Despite soldiering for Clare through the bad times, Patrick Donnellan insists he carries no baggage
Clare’s sweeper was marked out as a future star by Brian Cody as far back as 2008
Clare’s Patrick Donnellan will a vital part of their team plan on Sunday. Photograph: Ryan Byrne/Inpho
They call him Paddy down home. When he walked into the lobby of the Clare press night a couple of weeks back, Patrick Donnellan was in full Patrick mode – smartly dressed as he’d just come from his job as a sales manager with aviation company Eirtech, all square-jawed poise in his role as Clare captain and spokesman.
But back in O’Callaghan’s Mill’s, it’s a long time since he was Patrick. The last man to call him that might have been the bishop at his confirmation. “He was Patrick as a young underage player,” says Joe Cooney, long-time club grandee. “But nobody would really call him that. Or Pat either.”
Lift Liam MacCarthy tomorrow and he won’t mind if they call him Tallulah. Everything is nothing outside of the game now. Donnellan swears he doesn’t even have a speech ready if the best comes to the best.
Concentrated on game
“No, I haven’t and I’m not just saying it now – as in I’m at home writing the speech and I’m lying to ye when I come in here! I would never think about those kinds of things. People would be asking you about the different things that come around with an All-Ireland final and it just doesn’t come into your head.
“I know it is all for nothing if we don’t win the next day. We know that we don’t want to be in that position and we’ll look after the things that will help us to play well. That’s all that matters for us. If I’m going up the steps I’m sure I’ll be able to think of a few words. Nobody will worry about what I’m saying anyway.”
In the jagged-peak stage map of Donnellan’s Clare career, Cork have always been a hors catégorie climb; played them three times, lost all three. He made his debut against them, coming off the bench late on in a Munster semi-final back in 2006. Davy Fitz was still the Clare goalkeeper and the defence still had both Lohans and Seánie Mac in situ.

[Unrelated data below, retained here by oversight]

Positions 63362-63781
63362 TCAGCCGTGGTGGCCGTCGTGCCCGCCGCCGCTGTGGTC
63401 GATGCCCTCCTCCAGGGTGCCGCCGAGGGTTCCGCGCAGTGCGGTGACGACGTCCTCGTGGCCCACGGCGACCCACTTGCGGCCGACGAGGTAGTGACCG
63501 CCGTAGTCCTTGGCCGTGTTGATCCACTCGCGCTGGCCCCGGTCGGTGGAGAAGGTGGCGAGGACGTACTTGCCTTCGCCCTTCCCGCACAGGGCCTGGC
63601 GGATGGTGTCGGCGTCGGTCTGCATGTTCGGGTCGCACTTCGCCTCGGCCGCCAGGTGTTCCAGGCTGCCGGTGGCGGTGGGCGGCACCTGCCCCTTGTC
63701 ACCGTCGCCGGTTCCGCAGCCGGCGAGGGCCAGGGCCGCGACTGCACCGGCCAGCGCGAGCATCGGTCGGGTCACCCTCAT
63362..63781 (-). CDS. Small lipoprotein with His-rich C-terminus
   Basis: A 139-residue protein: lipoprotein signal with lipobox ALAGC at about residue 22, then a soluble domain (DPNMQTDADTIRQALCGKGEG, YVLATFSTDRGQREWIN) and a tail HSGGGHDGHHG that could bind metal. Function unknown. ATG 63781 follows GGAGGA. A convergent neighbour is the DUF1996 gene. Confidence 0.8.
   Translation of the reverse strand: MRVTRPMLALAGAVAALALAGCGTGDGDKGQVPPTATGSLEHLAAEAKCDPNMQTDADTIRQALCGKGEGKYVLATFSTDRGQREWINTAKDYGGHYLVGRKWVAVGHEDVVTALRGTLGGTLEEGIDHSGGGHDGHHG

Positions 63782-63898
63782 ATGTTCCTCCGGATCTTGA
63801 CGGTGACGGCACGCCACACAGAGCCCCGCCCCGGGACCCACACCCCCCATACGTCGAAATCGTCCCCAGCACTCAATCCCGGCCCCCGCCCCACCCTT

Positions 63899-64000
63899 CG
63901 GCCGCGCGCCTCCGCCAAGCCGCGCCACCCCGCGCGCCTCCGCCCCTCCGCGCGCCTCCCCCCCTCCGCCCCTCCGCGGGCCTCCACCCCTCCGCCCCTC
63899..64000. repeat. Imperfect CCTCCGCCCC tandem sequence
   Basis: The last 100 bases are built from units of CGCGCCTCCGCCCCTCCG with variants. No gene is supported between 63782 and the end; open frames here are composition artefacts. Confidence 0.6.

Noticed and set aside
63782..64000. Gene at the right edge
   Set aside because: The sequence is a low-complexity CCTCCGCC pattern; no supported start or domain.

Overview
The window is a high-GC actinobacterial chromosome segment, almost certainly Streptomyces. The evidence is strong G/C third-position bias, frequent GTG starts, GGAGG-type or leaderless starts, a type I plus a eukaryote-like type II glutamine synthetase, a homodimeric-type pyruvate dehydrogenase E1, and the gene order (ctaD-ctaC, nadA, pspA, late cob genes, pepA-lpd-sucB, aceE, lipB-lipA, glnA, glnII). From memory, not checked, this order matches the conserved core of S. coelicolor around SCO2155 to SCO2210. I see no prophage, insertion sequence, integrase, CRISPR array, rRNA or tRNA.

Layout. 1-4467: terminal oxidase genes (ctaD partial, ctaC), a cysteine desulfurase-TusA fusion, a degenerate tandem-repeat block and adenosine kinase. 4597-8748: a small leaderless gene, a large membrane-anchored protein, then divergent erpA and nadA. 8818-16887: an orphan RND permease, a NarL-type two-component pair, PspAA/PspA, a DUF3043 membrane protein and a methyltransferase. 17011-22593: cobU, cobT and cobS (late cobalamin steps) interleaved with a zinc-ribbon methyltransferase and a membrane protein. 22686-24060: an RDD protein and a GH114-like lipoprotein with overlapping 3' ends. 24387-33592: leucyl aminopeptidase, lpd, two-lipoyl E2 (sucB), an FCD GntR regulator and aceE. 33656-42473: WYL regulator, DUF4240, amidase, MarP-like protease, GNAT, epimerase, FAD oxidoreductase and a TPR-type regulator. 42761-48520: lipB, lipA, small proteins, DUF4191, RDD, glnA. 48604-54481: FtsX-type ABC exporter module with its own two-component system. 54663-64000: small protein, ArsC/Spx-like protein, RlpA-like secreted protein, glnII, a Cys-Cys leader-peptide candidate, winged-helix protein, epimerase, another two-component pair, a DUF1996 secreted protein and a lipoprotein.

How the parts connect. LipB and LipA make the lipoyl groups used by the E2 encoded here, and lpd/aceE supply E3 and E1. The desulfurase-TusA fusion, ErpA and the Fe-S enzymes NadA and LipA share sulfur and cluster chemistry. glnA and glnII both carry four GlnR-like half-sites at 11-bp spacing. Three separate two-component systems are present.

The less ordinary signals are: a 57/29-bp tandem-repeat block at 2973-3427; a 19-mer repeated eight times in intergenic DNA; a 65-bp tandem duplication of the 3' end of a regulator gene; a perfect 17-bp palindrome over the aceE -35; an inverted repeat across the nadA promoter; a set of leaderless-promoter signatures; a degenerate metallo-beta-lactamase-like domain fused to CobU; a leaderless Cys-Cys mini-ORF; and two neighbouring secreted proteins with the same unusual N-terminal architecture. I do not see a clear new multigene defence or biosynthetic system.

Donnellan was a couple of weeks short of his 21st birthday and could only feel his way into the new world. Cork had six points to spare at the end, All-Ireland champions waggling the stick in search of an early-summer gear.
Two years later, he made his first championship start against Waterford and by then he was ready. Mike McNamara was over Clare at the time and from the day he gave him his first start, Donnellan was a fixture. Clare have played 20 championship games in six seasons since then and Donnellan is the only ever-present on the team sheet.
“We played Cork in an All-Ireland quarter-final that year and we were just beaten in the end,” says McNamara. “That was the last kick in that Cork team and we just didn’t put them away. But I remember Brian Cody coming up to me afterwards and saying that young Donnellan was the best player we had. He said he stood out a mile.”
It was only Donnellan’s fifth game for Clare. It was also the closest they came to hurling in August until this summer. For the next four seasons, Clare couldn’t buy a win of any substance. Donnellan was there for it all, watching on as players retired and managers got bogged down in acrimony. The one hope through the darkness was the wave of underage success that was threatening to break on to the shore.